Pierre Dupont and other researchers at Boston Children’s Hospital developed a small implantable robot that could help save babies born with esophageal atresia and other diseases.
A small implantable robot could literally stretch and bridge the gap for babies born with esophageal atresia, a birth defect in which part of the esophagus is missing. The device could be a simpler and much less expensive alternative to the current practice of a lengthy surgical procedure that requires the infant to be immobilized through a medically induced coma and put on a ventilator to breathe. If further testing is successful, the robot would allow the baby normal movement while stretching the organ and stimulating tissue growth to repair the organ.
“The surgical procedure is morbid, expensive and time consuming,” says Pierre Dupont, senior investigator and chief of Pediatric Cardiac Bioengineering at Boston Children’s Hospital.
A surgeon can easily stretch the esophagus if the gap between the esophagus and the stomach is less than three millimeters. But the organ will snap if it is stretched longer than that, says Dupont, who also holds a Ph.D. in mechanical engineering. Traditional treatment calls for pulling the stomach up to connect to the esophagus, or taking a portion of the infant’s large intestine and using that to make the connection.
Both of those surgeries pose risks, such as aspiration or pneumonia. A newer treatment, called the Foker process, requires the surgeon to suture the ends of the segments and “tunnel” them through the back of the child, where a doctor gradually tightens them to pull the segments together. It can take up to three months to complete the procedure, and sometimes must be repeated if the sutures tear.
“You’re applying traction forces to the two free ends, to pull down and pull up,” says Dupont. “By applying the forces over several weeks, you can reduce the gap and form a complete esophagus. But you have to keep the child paralyzed and sedated.”
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Instead, Dupont’s team developed a tiny tubular robot that uses the principles of the Foker technique to gently apply forces to pull the sections together and stimulate cell growth. “It’s a great mechanical engineering problem,” says DuPont. “You have to apply forces to grow cells but you have to isolate the forces from the rest of the body. The biggest challenge was to create something that would work inside a living body for multiple weeks.”
The cylindrical robot has two rings that are sutured to the ends of the esophagus, or another tubular organ. It is noncorrosive, impermeable to air and water and abrasion-resistant. The rings lightly pull on the segments through an incorporated motor, stimulating cell growth. The robot includes four sensors, two measuring tension and the others displacement of the tissue. It monitors and applies traction based on the tissue properties. The device is controlled with a Bluetooth system housed on a laptop computer.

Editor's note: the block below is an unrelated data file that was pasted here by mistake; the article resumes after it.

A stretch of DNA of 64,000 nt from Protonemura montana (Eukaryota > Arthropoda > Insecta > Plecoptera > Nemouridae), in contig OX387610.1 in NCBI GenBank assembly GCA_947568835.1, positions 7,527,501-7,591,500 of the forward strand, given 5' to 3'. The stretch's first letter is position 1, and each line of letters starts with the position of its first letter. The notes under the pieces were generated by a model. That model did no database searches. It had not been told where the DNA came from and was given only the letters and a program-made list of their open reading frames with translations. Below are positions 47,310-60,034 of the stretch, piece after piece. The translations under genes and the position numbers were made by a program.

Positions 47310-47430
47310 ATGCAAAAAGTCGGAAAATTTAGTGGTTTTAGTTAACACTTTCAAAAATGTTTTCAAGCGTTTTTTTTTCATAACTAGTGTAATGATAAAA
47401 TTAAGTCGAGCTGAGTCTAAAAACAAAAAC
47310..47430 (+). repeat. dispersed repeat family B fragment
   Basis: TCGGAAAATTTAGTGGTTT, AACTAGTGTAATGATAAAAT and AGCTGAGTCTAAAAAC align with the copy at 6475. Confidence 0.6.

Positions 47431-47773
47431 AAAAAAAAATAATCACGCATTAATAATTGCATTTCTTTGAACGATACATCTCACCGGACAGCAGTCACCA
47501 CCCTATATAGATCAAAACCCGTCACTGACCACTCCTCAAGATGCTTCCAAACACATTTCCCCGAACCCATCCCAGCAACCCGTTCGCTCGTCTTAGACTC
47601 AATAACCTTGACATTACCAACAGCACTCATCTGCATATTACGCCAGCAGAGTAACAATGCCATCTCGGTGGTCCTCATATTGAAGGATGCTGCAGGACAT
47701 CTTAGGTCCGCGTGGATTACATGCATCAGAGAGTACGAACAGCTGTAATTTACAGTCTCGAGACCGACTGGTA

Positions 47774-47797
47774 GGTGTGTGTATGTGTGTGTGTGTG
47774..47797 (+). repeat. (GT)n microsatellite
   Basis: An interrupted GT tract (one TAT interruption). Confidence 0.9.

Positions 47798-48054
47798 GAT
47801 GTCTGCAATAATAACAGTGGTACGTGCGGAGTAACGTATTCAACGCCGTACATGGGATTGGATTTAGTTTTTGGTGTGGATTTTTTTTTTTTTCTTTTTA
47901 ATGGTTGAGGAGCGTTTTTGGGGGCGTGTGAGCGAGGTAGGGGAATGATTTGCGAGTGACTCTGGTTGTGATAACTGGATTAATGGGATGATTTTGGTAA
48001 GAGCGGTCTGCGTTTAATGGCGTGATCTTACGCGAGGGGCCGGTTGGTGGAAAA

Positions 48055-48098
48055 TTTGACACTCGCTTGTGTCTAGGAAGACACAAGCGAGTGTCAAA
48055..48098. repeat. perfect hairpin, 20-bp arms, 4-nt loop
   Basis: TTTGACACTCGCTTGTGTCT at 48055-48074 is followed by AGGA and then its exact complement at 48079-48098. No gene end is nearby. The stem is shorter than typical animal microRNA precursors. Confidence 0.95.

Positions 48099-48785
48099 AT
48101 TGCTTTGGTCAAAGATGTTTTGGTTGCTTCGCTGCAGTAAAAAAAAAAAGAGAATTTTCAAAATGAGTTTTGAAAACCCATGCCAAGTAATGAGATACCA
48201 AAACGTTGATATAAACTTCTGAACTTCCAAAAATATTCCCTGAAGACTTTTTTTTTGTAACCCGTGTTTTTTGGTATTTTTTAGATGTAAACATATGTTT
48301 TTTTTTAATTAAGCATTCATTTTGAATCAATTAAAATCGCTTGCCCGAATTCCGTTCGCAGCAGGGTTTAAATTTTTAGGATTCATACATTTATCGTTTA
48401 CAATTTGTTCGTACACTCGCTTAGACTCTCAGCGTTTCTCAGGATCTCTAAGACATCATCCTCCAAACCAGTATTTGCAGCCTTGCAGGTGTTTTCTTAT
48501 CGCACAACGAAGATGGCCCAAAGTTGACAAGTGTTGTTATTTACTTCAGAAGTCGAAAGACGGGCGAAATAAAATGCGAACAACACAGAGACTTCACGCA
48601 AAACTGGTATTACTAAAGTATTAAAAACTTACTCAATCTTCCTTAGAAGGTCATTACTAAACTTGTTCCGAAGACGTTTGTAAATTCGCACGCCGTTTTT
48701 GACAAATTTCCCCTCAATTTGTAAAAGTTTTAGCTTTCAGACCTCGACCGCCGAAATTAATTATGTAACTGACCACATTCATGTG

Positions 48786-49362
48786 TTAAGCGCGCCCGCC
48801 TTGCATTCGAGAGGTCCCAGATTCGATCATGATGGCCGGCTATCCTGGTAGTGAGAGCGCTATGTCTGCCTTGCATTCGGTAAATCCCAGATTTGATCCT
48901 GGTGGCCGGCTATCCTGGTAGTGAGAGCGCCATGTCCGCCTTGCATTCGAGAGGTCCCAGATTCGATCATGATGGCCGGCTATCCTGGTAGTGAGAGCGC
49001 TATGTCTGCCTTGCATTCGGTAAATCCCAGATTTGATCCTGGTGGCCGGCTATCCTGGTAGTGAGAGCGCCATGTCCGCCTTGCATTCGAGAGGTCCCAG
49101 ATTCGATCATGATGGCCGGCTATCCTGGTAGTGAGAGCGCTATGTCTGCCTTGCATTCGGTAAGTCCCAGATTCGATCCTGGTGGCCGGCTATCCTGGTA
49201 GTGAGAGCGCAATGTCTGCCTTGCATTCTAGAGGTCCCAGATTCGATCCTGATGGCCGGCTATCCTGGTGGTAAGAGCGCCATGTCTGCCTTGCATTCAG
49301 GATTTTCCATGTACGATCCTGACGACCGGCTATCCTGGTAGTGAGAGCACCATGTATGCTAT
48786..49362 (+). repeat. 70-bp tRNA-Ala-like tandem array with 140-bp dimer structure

“It is a computer-controlled device, so you have functionality controlled outside of the body,” he says. The device can measure the forces applied to the organs, and adjust as needed, the tasks now performed by a doctor. But with the robot, the infant can apparently have a normal routine.
The device has successfully been tested in pigs, mimicking the conditions of esophageal atresia, a very rare genetic disease affecting one of about every 4,000 babies born in the U.S. That rarity, however, poses problems for product development. “You’re just not going to get commercial interest based on that,” says Dupont.
But the device can be used on other tubular organs, such as intestines. Dupont’s team is now working on tests for alleviating short bowel syndrome, another debilitating genetic condition. As its name suggests, the condition is one in which there are gaps between segments of the intestines, often requires patients to be fed intravenously, and is much more common than esophageal artresia. Applying the device to the bowel could stoke interest from financial and commercial backers, says DuPont.
“The data suggests only one half of the kids [with short bowel syndrome] get off of intravenous feeding during their lifetime,” he says. “Costs for that can go up to a quarter-million dollars per year. So this potentially could provide enough incentive to push this toward the market.”
The studies so far have been successful, but tissue growth has been an issue within the bioengineering field. DuPont says the body of knowledge at the cellular level is robust, but there is not much understanding of the mechanics at the level of an organ. The team has proven that the device stimulated tissue growth on pigs, and did not simply stretch the segments of the esophagus.
It is well known that tissues grow in response to traction forces, such as during pregnancy when the baby increases pressure inside the mother as it grows. The mother’s skin and abdominal wall increase to relieve tension created from stretching.
“No one still really knows the amount of force needed to induce growth,” Dupont says, but the device can be used in animals to evaluate and measure what forces work best. Until now, this has not been possible. It has been based on the experience of the surgeon. “We don’t know the forces that are applied clinically.”
The results of the esophageal tests were published in Science Robotics. Dr. Dana Damian, formerly a member of Dupont’s team and now a professor at the U.K.’s University of Sheffield, is lead author.